Joe Woods and defensive passer rating

Vikings assistant Joe Woods is a candidate to become the Eagles' defensive coordinator. (Jerry Holt/Minneapolis Star-Tribune)

The latest name to surface as a potential candidate for the Eagles' defensive coordinator position is Joe Woods.

According to multiple reports, he interviewed with the Birds this week.

So who is he? Woods has spent the past five seasons as the Vikings' defensive backs coach.

Here are some stats on how Minnesota's pass defense performed from 2006-2010. The numbers indicate league rank in each category:

Opp. QB Rating
Passing TDs allowed

Are there any conclusions to be drawn here? Not really. In opponents' quarterback rating, the Vikings were very good in 2006 and not so good in 2007, 2009 or 2010.

Not much consistency in terms of touchdowns allowed either. And the Vikings have failed to finish in the top 15 in interceptions in each of the past four seasons.

The Vikings have had a couple of Pro Bowlers in their secondary during Woods' coaching tenure there. Darren Sharper (2007) is one. And the guy who killed the Eagles in Week 16, Antoine Winfield (2008, 2009), is the other.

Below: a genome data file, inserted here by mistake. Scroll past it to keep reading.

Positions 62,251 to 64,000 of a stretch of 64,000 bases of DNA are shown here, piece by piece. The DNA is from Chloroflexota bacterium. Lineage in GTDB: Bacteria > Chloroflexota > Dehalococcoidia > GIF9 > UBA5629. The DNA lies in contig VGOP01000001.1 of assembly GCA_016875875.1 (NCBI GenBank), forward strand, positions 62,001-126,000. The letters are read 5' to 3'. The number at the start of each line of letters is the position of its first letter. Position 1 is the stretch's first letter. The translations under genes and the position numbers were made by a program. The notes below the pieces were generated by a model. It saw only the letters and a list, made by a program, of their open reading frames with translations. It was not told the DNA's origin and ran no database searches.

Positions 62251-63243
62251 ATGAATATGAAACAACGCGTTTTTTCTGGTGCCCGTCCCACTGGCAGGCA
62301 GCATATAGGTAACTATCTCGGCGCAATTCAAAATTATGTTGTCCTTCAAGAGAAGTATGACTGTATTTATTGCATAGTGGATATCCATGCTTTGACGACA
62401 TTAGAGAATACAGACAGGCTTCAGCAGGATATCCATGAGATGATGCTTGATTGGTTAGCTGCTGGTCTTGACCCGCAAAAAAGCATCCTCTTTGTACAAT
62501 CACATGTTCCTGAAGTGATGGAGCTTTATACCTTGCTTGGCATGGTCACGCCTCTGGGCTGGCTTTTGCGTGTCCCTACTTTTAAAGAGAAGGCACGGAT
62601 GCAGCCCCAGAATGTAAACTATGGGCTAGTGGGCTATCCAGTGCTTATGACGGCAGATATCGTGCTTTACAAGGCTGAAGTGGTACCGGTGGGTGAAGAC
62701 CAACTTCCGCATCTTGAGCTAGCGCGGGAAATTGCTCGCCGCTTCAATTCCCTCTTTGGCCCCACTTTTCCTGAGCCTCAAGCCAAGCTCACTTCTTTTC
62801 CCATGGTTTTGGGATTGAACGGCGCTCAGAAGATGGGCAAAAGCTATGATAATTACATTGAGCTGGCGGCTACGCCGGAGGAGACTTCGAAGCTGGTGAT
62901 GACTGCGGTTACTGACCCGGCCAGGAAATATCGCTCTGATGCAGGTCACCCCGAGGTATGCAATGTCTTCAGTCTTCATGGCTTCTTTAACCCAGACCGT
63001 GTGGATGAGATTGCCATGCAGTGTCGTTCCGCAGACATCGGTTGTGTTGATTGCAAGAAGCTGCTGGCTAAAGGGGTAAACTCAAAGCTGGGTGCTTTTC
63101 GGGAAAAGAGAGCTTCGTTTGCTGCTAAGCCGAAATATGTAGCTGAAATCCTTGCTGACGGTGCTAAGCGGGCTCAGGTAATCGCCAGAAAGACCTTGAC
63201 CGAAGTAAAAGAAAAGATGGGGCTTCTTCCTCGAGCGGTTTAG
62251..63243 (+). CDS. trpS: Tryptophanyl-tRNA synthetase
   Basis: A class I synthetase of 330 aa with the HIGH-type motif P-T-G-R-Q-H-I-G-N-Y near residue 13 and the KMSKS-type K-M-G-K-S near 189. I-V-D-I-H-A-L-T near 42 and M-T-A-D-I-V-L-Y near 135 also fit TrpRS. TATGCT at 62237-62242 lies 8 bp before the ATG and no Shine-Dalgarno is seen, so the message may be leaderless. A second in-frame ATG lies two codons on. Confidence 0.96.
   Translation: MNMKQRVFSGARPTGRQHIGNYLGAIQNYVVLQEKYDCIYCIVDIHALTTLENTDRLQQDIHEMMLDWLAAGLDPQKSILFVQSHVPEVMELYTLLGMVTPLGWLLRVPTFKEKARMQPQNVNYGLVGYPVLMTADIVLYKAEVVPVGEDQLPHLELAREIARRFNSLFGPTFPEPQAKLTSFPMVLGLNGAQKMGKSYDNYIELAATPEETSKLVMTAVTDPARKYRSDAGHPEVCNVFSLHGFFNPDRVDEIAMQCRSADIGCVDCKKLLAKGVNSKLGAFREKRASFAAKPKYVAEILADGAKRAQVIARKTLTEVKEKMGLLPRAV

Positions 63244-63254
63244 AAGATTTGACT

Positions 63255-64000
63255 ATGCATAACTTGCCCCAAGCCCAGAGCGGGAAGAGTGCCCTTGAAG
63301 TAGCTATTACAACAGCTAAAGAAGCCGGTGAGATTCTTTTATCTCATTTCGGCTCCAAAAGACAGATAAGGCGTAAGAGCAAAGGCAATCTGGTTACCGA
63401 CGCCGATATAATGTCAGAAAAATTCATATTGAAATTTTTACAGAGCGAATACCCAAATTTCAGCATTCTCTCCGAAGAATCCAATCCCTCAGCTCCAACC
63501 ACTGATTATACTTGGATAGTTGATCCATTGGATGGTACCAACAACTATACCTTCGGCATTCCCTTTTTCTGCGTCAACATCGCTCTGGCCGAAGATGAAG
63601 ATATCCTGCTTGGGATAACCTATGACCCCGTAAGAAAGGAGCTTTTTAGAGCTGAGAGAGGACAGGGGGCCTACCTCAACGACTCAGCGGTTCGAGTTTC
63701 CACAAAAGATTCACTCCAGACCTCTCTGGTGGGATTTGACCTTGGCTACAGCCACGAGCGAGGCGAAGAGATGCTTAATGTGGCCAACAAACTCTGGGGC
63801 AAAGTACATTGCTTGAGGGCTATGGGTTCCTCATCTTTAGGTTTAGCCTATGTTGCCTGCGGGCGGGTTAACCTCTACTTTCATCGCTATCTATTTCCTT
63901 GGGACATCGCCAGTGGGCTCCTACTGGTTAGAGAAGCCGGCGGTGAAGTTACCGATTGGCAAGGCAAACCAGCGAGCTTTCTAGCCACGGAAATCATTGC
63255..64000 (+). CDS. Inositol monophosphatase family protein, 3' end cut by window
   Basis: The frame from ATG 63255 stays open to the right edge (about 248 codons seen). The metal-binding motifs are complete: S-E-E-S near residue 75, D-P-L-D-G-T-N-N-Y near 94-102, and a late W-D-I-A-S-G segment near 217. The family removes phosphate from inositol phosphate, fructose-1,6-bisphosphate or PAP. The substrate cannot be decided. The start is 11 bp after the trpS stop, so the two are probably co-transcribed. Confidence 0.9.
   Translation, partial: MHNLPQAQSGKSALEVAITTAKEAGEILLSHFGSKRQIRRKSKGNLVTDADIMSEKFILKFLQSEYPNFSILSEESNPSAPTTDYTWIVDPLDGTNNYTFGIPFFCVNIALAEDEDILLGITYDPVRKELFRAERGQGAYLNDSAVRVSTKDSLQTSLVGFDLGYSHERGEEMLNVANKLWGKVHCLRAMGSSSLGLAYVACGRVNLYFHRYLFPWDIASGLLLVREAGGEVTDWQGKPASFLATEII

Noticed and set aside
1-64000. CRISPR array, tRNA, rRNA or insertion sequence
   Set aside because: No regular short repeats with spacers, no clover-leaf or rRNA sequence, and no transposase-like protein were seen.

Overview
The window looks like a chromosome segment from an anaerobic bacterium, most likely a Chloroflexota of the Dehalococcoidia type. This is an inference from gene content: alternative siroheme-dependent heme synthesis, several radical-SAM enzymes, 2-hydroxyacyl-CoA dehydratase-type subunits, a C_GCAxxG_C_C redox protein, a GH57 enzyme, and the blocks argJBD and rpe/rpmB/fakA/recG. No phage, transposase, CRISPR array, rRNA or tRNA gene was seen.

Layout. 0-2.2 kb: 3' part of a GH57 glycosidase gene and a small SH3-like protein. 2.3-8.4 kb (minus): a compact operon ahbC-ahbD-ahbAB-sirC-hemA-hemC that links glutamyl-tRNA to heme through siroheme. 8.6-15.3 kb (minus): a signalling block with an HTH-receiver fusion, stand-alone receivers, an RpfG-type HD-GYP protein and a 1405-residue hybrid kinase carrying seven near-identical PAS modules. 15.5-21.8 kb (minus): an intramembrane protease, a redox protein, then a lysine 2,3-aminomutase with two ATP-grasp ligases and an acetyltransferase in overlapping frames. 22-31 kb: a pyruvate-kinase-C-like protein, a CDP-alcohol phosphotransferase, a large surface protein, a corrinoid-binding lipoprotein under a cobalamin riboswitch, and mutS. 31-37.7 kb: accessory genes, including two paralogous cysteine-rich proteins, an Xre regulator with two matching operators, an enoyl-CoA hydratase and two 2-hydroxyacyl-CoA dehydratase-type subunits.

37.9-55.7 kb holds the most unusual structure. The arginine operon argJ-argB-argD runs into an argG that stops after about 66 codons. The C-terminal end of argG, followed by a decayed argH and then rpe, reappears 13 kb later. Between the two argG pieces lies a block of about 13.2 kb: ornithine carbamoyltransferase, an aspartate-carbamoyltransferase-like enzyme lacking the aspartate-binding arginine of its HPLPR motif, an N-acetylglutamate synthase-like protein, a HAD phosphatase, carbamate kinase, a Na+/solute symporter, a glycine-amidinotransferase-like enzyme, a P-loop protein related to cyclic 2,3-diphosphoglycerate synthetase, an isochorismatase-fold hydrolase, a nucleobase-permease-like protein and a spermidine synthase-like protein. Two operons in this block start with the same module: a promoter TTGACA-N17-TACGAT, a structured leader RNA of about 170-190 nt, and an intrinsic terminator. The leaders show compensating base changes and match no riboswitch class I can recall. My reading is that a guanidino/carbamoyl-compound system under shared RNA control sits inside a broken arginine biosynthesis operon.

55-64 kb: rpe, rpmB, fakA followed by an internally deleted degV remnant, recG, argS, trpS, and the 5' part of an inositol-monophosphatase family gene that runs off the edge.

Obviously there is more to Woods' resume than the numbers listed above. But I stumbled across an article by Kerry J. Byrne of and Cold Hard Football Facts yesterday that offered a take on pass defense and how it correlates to wins and losses.

Byrne argues that defensive passer rating (or opponents' passer rating, as I named it in the chart above) is a great indicator of overall success.

The Packers (67.2) and Steelers (73.1) finished one and two, respectively, in that category last year. I looked at it a little deeper, and 10 of the top 14 teams in defensive passer rating made the playoffs in 2010. The only two exceptions were the Colts (27th) and the Seahawks (25th). It may come as a surprise to know that the Eagles weren't horrible. They finished 11th (80.8).

Passer rating is an imperfect stat. It doesn't account for game situation or running plays by the quarterback. It's calculated through a formula that requires only five numbers: passes attempted, passes completed, yards gained, touchdowns and interceptions.

But using defensive passer rating certainly makes more sense than overall pass defense, which is still cited way too often and accounts only for total passing yards allowed. The top three teams in the traditional pass defense rankings did not make the playoffs last season: the Chargers, Raiders and Bills.

In case you're wondering how the defensive passer rating numbers compare to Football Outsiders' rankings, they're actually pretty similar. Football Outsiders had the Vikings with the 19th-ranked pass defense in 2010 and the Eagles 11th, compared to 21st and 11th, respectively, in defensive passer rating.

Football Outsiders also had the Packers and Steelers first and second in overall pass defense.

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